At the dawn of the 20th century, a young Lebanese adventurer leaves the Levant to explore the wilds of Africa, encounters an eccentric English colonel in Sudan and enlists in his service.

Perla lived through the horrors of the Holocaust but was ultimately unable to extricate herself from its corrosive memory. Not long after losing her, her son learns that he will soon become a parent. Strangely, at this time he finds himself drawn to Germans poets who strove to capture the soul of the world and the founders of German Romanticism.

Un Roi sans divertissement by Jean Giono, Gallimard, 2003

Translated by Alyson Waters | To published by New York Review Books, October 2017.

A deep reflection on and demonstration of man’s existence in a world without “diversion.” The novel takes the form of a kind of existential detective story (isolated village, murders, gendarme), and is also a meditation on the act of writing itself as “diversion” from a world of ennui.

Pour saluer Melville by Jean Giono, Gallimard, 1941

Translated by Paul Eprile | To be published by New York Review Books, June 2017.

By the nineteen-thirties, eighty years after its first publication, readers and scholars around the globe had come to regard Moby-Dick as one of the pinnacles of world literature. But, not surprisingly, given its daunting scale and complexity, no one had yet translated Melville's great sea-novel into French. Jean Giono, the Provençal writer took to the book with passion.

Europe. Sortir de la crise et inventer l'avenir by Michal Anglietta, Michalon Éditeur, 2014

Translated by Gregory Elliott | To be published by Verso Books, 2018.

Michel Aglietta’s Europe: sortir de la crise et inventer l’avenir is an extended and deepened discussed of the causes of the Eurozone crisis; the divergent performance of Eurozone economies and the failure of previous institutional changes.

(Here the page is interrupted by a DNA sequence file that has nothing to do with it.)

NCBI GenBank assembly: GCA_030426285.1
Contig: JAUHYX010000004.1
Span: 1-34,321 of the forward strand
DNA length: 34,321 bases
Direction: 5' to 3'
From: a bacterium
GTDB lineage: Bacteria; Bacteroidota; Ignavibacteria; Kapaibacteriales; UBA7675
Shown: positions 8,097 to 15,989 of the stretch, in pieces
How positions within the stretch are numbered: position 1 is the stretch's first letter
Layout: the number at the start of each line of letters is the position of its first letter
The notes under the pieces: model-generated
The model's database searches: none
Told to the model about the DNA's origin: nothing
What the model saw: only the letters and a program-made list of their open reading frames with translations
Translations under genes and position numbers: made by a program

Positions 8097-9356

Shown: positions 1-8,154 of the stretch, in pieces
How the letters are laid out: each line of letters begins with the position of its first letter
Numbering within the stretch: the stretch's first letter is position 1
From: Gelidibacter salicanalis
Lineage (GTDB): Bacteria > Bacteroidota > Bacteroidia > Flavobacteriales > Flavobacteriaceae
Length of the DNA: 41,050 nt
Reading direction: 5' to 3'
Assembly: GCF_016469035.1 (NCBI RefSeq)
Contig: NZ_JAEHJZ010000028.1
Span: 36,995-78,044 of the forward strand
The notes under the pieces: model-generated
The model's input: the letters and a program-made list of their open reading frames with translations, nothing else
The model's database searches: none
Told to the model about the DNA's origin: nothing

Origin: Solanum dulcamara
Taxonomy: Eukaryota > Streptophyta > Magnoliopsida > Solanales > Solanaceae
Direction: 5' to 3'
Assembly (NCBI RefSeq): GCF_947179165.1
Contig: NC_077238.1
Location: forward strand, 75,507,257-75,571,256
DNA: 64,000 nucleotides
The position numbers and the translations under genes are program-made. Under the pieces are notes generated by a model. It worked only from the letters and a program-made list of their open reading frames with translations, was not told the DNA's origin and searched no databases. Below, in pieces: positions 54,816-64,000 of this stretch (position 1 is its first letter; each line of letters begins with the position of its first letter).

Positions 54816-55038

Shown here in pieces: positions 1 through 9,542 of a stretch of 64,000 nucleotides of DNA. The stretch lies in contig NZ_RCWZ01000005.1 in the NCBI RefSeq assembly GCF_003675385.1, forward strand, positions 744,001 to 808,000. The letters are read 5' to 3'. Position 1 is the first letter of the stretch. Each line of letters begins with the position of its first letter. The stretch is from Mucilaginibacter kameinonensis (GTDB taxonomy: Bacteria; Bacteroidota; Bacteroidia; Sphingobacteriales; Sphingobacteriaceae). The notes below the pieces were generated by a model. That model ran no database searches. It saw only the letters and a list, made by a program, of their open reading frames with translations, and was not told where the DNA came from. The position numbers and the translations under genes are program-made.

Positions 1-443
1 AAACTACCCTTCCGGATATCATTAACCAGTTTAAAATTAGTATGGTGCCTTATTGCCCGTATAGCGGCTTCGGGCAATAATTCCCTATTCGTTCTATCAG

Je ne suis pas un héros by Pierre Autin-Grenier, Gallimard, 1993

Translated by Alyson Waters | To be published by Red Dust, August 2017. 

Why push back something to tomorrow when you can push it back to the day after? Follow the quiet, uneventful days of our anti-hero in the countryside, practicing the art of procrastination.

La Réfutation majeure by Pierre Senges, Gallimard, 2004

Translated by Jacob Siefring | To be published by Contra Mundum Press. 

Ostensibly composed in the decades following America’s discovery, The Major Refutation takes the form of a Renaissance treatise to argue that the newly discovered lands (i.e. the Americas) do not actually exist, but are the result of a vast hoax staged by countless actors. The newly discovered continents would be as spurious as unicorns and mermaids, or the lost city of Atlantis.

Sites (Review, A quarterly publication) Co-edited by: Roger Célestin and Eliane Dalmolin at the University of Connecticut

Contemporary French and Francophone Studies: SITES provides a forum not only for academics but for novelists, poets, artists, filmmakers, photographers, and journalists.